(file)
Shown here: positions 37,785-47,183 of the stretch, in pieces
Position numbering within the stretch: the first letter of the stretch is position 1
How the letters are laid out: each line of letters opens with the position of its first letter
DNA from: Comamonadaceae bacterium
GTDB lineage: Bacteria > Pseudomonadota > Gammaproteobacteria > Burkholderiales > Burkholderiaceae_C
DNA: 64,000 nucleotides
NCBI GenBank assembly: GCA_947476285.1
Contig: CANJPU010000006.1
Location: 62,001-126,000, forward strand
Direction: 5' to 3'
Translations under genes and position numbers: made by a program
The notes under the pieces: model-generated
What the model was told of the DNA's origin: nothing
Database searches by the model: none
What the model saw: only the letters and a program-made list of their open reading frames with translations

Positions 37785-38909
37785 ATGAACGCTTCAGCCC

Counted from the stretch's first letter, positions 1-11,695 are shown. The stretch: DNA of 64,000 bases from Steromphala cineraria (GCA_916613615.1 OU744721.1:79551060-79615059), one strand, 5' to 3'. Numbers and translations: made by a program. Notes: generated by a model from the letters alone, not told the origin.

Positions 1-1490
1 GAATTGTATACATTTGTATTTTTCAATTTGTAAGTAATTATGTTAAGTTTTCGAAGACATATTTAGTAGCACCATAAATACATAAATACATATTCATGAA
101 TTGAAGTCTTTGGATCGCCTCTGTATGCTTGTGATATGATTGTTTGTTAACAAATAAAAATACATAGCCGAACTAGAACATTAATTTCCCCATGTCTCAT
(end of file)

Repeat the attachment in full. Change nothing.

Shown here: positions 37,785-47,183 of the stretch, in pieces
Position numbering within the stretch: the first letter of the stretch is position 1
How the letters are laid out: each line of letters opens with the position of its first letter
DNA from: Comamonadaceae bacterium
GTDB lineage: Bacteria > Pseudomonadota > Gammaproteobacteria > Burkholderiales > Burkholderiaceae_C
DNA: 64,000 nucleotides
NCBI GenBank assembly: GCA_947476285.1
Contig: CANJPU010000006.1
Location: 62,001-126,000, forward strand
Direction: 5' to 3'
Translations under genes and position numbers: made by a program
The notes under the pieces: model-generated
What the model was told of the DNA's origin: nothing
Database searches by the model: none
What the model saw: only the letters and a program-made list of their open reading frames with translations

Positions 37785-38909
37785 ATGAACGCTTCAGCCC

Counted from the stretch's first letter, positions 1-11,695 are shown. The stretch: DNA of 64,000 bases from Steromphala cineraria (GCA_916613615.1 OU744721.1:79551060-79615059), one strand, 5' to 3'. Numbers and translations: made by a program. Notes: generated by a model from the letters alone, not told the origin.

Positions 1-1490
1 GAATTGTATACATTTGTATTTTTCAATTTGTAAGTAATTATGTTAAGTTTTCGAAGACATATTTAGTAGCACCATAAATACATAAATACATATTCATGAA
101 TTGAAGTCTTTGGATCGCCTCTGTATGCTTGTGATATGATTGTTTGTTAACAAATAAAAATACATAGCCGAACTAGAACATTAATTTCCCCATGTCTCAT